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In mathematics, a limit is the value that a function or sequence approaches as the input or index approaches some value. Limits are essential to calculus and are used to define continuity, derivatives, the concept of a limit of a sequence is further generalized to the concept of a limit of a topological net, and is closely related to limit and direct limit in category theory. In formulas, a limit is usually written as lim n → c f = L and is read as the limit of f of n as n approaches c equals L. Here lim indicates limit, and the fact that function f approaches the limit L as n approaches c is represented by the right arrow, suppose f is a real-valued function and c is a real number. Intuitively speaking, the lim x → c f = L means that f can be made to be as close to L as desired by making x sufficiently close to c. The first inequality means that the distance x and c is greater than 0 and that x ≠ c, while the second indicates that x is within distance δ of c. Note that the definition of a limit is true even if f ≠ L. Indeed. Now since x +1 is continuous in x at 1, we can now plug in 1 for x, in addition to limits at finite values, functions can also have limits at infinity. In this case, the limit of f as x approaches infinity is 2, in mathematical notation, lim x → ∞2 x −1 x =2. Consider the following sequence,1.79,1.799,1.7999 and it can be observed that the numbers are approaching 1.8, the limit of the sequence. Formally, suppose a1, a2. is a sequence of real numbers, intuitively, this means that eventually all elements of the sequence get arbitrarily close to the limit, since the absolute value | an − L | is the distance between an and L. Not every sequence has a limit, if it does, it is called convergent, one can show that a convergent sequence has only one limit. The limit of a sequence and the limit of a function are closely related, on one hand, the limit as n goes to infinity of a sequence a is simply the limit at infinity of a function defined on the natural numbers n. On the other hand, a limit L of a function f as x goes to infinity, if it exists, is the same as the limit of any sequence a that approaches L. Note that one such sequence would be L + 1/n, in non-standard analysis, the limit of a sequence can be expressed as the standard part of the value a H of the natural extension of the sequence at an infinite hypernatural index n=H. Thus, lim n → ∞ a n = st , here the standard part function st rounds off each finite hyperreal number to the nearest real number. This formalizes the intuition that for very large values of the index. Conversely, the part of a hyperreal a = represented in the ultrapower construction by a Cauchy sequence, is simply the limit of that sequence
14.
Classification of discontinuities
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Continuous functions are of utmost importance in mathematics, functions and applications. However, not all functions are continuous, if a function is not continuous at a point in its domain, one says that it has a discontinuity there. The set of all points of discontinuity of a function may be a discrete set and this article describes the classification of discontinuities in the simplest case of functions of a single real variable taking real values. For each of the following, consider a real valued function f of a variable x. Consider the function f = { x 2 for x <10 for x =12 − x for x >1 The point x0 =1 is a removable discontinuity. In other words, since the two one-sided limits exist and are equal, the limit L of f as x approaches x0 exists and is equal to this same value, if the actual value of f is not equal to L, then x0 is called a removable discontinuity. This discontinuity can be removed to make f continuous at x0, or more precisely and this use is abusive because continuity and discontinuity of a function are concepts defined only for points in the functions domain. Such a point not in the domain is named a removable singularity. Consider the function f = { x 2 for x <10 for x =12 −2 for x >1 Then, the point x0 =1 is a jump discontinuity. In this case, a limit does not exist because the one-sided limits, L− and L+, exist and are finite, but are not equal, since, L− ≠ L+. Then, x0 is called a discontinuity, step discontinuity. For this type of discontinuity, the function f may have any value at x0, for an essential discontinuity, only one of the two one-sided limits needs not to exist or is infinite. Consider the function f = { sin 5 x −1 for x <10 for x =11 x −1 for x >1 Then, the point x 0 =1 is an essential discontinuity. In this case, one or both of the limits L − and L + does not exist or is infinite so x0 is a discontinuity, infinite discontinuity. The set of points at which a function is continuous is always a Gδ set, the set of discontinuities is an Fσ set. The set of discontinuities of a function is at most countable. Thomaes function is discontinuous at every point, but continuous at every irrational point. The indicator function of the rationals, also known as the Dirichlet function, is discontinuous everywhere, removable singularity Mathematical singularity Extension by continuity Malik, S. C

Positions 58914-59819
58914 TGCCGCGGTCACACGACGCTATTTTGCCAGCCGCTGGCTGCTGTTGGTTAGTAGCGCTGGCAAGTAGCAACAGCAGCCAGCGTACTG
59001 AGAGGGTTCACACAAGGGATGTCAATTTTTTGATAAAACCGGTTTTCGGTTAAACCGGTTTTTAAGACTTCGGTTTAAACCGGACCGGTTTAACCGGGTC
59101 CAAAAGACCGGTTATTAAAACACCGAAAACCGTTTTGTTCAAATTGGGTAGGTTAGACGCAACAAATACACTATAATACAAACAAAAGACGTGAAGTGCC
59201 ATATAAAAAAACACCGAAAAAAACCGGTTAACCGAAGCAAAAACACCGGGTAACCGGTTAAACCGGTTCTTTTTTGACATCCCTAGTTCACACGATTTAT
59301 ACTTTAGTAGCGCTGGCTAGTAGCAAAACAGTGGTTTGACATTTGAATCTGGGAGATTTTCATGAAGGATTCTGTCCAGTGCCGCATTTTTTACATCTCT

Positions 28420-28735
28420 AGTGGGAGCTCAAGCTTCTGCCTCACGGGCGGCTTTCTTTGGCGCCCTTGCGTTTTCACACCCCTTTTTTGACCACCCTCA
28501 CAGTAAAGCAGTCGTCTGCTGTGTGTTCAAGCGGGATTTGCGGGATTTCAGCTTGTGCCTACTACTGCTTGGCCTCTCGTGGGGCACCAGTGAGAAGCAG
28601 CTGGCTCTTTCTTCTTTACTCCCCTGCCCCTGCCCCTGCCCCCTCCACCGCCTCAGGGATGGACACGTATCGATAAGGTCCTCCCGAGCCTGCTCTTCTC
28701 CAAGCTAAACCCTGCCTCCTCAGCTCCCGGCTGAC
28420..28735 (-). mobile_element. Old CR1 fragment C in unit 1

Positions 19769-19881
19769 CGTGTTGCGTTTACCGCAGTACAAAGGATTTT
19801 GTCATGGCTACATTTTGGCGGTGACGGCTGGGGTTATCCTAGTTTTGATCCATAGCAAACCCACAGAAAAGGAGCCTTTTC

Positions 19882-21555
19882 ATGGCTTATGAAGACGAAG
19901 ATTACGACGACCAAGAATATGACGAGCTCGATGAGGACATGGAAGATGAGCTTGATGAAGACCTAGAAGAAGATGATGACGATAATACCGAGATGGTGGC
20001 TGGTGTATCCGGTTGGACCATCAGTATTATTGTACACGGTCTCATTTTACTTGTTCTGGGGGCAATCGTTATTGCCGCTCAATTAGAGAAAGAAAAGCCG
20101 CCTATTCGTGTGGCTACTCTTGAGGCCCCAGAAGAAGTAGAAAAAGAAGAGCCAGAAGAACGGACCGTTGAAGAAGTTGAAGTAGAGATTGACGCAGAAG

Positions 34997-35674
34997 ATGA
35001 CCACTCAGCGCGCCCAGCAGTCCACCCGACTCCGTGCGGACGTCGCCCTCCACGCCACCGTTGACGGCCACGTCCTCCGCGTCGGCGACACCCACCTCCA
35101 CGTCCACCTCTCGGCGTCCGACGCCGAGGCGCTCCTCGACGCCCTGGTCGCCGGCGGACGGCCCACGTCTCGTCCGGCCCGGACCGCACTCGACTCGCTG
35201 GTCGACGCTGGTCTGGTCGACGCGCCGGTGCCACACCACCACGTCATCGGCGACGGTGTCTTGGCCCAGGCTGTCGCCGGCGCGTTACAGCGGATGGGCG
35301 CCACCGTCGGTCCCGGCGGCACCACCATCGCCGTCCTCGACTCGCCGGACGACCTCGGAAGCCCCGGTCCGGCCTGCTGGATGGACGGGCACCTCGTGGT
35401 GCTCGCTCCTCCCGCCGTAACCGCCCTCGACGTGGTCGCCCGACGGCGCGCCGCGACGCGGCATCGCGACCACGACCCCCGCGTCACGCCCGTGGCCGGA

15.
Continuous function